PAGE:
The Portuguese presidency of the EU Council in February 2021 proposed an inclusive discussion among all EU Member States regarding tax design issues of a financial transaction tax at the EU level.
Taxation of the financial sector has been under discussion at the EU level since 2011, when the European Commission first proposed implementing a financial transactions tax (FTT) at EU level.
After initial discussions, it became apparent that unanimous support among EU Member States did not exist, and 11 EU Member States decided to move ahead with the initiative under the so-called enhanced cooperation procedure. Since then, work on the file in the EU Council working groups has been ongoing, despite Estonia’s withdrawal from the group.
The most recent significant development came in the form of a proposal from the German Finance Minister in December 2019, for a revised financial transaction tax directive to be adopted by the 10 remaining states under enhanced cooperation. The revised proposal included an optional exemption for pension schemes and a new system for mutualization of the financial transaction tax revenues.
In parallel, the financial transaction tax was mentioned as a possible new EU resource as part of the EU’s long-term budget, whereby the European Commission committed to put forward a proposal by June 2024. In the meantime, several EU Member States (France, Italy, and Spain) have introduced unilateral financial transaction taxes.
In an attempt to move the file forward, the Portuguese presidency of the EU Council recently proposed an inclusive discussion on tax design issues of the financial transaction tax at the EU level. The approach suggested by the presidency would be to allow for gradual implementation of the tax based on the models developed and already tested by France and Italy, where unilateral financial transaction taxes have been introduced.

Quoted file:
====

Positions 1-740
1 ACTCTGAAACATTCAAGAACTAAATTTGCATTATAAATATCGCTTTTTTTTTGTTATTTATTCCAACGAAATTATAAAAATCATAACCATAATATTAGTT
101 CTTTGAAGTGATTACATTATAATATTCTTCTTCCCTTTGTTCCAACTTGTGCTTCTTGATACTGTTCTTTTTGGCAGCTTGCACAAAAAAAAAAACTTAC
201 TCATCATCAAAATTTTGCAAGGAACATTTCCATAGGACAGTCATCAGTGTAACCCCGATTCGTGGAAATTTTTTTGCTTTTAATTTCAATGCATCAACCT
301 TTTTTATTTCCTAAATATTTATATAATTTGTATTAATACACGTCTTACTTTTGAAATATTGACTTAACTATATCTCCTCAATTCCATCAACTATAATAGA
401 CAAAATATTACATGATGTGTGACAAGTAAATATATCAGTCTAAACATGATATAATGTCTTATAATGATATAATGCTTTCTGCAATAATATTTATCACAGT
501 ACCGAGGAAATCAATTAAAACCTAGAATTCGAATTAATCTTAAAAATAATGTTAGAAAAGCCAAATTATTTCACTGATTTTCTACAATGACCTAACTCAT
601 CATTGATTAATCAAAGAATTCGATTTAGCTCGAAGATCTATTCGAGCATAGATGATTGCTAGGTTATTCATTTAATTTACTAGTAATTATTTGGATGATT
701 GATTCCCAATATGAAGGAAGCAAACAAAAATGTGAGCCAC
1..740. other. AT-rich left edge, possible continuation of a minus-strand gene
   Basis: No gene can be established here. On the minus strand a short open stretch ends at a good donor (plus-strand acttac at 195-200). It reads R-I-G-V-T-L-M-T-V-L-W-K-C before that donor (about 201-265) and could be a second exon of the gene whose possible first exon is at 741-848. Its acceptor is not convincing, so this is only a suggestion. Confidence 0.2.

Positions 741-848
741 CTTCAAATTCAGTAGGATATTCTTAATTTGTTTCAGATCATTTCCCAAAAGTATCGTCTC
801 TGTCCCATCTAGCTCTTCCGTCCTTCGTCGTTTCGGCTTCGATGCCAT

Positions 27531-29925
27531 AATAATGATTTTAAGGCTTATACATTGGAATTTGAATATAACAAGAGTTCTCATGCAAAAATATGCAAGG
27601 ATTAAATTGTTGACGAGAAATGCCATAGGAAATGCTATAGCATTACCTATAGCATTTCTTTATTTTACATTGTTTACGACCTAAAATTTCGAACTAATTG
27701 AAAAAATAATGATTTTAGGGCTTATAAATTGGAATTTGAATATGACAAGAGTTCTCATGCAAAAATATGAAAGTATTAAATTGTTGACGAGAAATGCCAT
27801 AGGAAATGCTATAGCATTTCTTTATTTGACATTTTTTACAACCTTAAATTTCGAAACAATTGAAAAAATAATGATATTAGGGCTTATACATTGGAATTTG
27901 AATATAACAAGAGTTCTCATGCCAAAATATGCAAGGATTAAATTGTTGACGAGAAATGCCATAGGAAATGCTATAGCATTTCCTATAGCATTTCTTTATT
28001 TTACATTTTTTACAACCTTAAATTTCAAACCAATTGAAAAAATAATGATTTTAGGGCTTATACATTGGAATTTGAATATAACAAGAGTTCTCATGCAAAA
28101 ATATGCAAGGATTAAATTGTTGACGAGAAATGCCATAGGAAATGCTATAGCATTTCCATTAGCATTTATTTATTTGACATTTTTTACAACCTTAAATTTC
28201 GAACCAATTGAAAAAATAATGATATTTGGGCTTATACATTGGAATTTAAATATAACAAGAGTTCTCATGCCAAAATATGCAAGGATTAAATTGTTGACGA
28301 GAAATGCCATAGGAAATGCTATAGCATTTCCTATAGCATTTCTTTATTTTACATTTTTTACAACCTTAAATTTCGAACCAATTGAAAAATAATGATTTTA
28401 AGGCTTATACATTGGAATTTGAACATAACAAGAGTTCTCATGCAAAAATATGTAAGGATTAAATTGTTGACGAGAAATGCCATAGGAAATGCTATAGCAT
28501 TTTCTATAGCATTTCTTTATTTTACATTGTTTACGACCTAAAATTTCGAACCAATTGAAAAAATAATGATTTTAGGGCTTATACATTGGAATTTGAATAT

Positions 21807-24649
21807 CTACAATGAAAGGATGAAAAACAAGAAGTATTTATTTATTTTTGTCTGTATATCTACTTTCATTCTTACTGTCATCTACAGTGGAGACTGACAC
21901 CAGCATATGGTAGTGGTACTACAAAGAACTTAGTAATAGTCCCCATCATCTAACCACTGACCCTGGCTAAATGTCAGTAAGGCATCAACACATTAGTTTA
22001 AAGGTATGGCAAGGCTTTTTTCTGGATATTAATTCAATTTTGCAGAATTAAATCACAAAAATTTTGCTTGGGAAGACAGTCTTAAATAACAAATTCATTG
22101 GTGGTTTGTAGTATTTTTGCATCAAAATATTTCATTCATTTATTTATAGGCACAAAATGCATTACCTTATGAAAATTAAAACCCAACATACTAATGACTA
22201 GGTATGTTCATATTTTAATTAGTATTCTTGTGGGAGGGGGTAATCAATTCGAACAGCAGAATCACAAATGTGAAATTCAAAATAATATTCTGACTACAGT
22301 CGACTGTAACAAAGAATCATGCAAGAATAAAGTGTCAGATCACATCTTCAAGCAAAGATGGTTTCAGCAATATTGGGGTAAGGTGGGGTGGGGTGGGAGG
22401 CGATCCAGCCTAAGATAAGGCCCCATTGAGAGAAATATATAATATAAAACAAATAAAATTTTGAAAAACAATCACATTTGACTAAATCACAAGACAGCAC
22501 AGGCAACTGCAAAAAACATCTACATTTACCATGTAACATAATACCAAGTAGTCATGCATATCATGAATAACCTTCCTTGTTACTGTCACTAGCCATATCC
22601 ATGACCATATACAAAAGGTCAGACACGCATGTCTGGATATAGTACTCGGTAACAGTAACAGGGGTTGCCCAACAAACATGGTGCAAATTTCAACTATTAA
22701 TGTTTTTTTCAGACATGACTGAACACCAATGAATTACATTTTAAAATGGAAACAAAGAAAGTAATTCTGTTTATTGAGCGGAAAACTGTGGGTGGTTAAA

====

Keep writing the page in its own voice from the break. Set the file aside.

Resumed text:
In the presidency’s view, a step-by-step approach, potentially structured on the basis of a review clause, would allow:
EU Member States have been invited to provide views about (1) the proposed approach to the financial transaction tax design; (2) whether the French and Italian experience would represent a solid basis for the gradual European approach on the financial transaction tax (either in the context of the enhanced co-operation or EU-wide); and (3) the proposal to include the transactions in equity derivatives in the scope of the financial transaction tax (in line with the Italian model).
EU Member States not participating in the enhanced cooperation initiative are also asked whether the need to find additional sources for financing the EU recovery effort, coupled with the proposed technical approach to financial transaction tax design, might increase their interest in further work on an inclusive compromise proposal—that is, for an EU-wide financial transaction tax.
Read a February 2021 report prepared by KPMG’s EU Tax Centre
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